HTML5 Local Storage based preferences for the URL Generator project

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The release 2 (R2) of my URL Generator Project is now ready. You can check it out at the usual location. I am happy to share that this revision was completed on time as per my revised project plan. Of course the announcement was delayed a bit. The main additions to this version of the URL generator are HTML5 based Local Storage, a simple usage of Object-oriented JavaScript techniques and jQuery.

Storing preferences using HTML5 Local Storage

The UTM URL generator page has several settings such as check boxes for UTM medium, fields for UTM category and source. The main goal was to persist user selections as his preferences and load the saved preferences when the user revisits. The common technique is to use cookies but with the I felt that HTML5 local storage provided a much simpler API for this purpose.

What happens?

When user visits the tool web page, the HTML5 Local Storage database is queries for the preference information. If nothing is found, default values are returned. The page is then initialized with values based on the preference. Subsequent changes due to user interaction results in updating of the preference in the Local Storage.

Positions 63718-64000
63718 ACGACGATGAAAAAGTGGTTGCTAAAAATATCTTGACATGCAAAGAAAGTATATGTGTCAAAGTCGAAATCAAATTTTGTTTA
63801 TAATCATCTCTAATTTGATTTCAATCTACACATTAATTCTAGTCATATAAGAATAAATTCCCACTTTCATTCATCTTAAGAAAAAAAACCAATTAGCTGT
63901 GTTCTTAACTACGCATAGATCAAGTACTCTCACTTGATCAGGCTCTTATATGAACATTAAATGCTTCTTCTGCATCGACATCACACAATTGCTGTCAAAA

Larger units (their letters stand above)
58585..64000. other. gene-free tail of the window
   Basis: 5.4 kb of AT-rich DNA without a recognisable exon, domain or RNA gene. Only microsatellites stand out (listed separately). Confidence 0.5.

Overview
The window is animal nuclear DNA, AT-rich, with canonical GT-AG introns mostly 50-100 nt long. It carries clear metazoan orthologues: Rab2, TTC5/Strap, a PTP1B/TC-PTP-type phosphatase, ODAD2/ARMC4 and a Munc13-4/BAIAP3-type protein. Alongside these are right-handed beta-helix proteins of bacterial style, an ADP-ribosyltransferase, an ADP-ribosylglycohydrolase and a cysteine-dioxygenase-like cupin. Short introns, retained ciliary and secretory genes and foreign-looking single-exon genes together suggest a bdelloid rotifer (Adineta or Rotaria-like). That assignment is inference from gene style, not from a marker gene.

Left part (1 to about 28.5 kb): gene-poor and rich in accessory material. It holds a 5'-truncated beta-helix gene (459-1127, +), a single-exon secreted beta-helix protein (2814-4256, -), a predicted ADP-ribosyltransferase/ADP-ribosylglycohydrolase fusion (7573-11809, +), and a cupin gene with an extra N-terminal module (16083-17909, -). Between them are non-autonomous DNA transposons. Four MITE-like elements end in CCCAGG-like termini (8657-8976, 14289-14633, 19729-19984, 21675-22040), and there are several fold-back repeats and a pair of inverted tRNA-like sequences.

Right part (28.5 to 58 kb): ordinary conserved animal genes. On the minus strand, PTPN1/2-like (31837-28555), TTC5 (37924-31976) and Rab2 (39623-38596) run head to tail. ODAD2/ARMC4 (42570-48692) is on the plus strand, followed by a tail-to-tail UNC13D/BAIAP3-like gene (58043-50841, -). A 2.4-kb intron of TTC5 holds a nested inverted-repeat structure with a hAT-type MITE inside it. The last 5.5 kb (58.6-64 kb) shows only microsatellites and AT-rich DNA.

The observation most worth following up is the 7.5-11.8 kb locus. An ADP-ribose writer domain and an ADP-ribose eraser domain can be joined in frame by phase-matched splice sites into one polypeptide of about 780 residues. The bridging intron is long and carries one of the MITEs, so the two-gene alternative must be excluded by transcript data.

You can read more about HTML5 Local Storage here, especially the techniques to manage non-string values.

Object Oriented JavaScript

The preferences based on local storage required several get and set functions as well as validations. In order to have a clean separation I created a JavaScript class called PreferenceManager. This is my first class in JavaScript and for a Java language enthusiast this is an important milestone. There are many ways to define classes in JavaScript. But I opted for the prototype based approach since the code seemed more organized and cohesive with this approach.

The source code for the PreferenceManager class can be found here.

Using jQuery for code cleanup

Lastly I used jQuery to perform get and set on the actual form components. For example, check whether a checkbox is _checked _ or not. Until this version, I had utility functions that effectively called getElementById() methods which had bloated the code. With jQuery, I was able to reduce the number of functions as well as number of lines of code.

The usage of jQuery can be found here.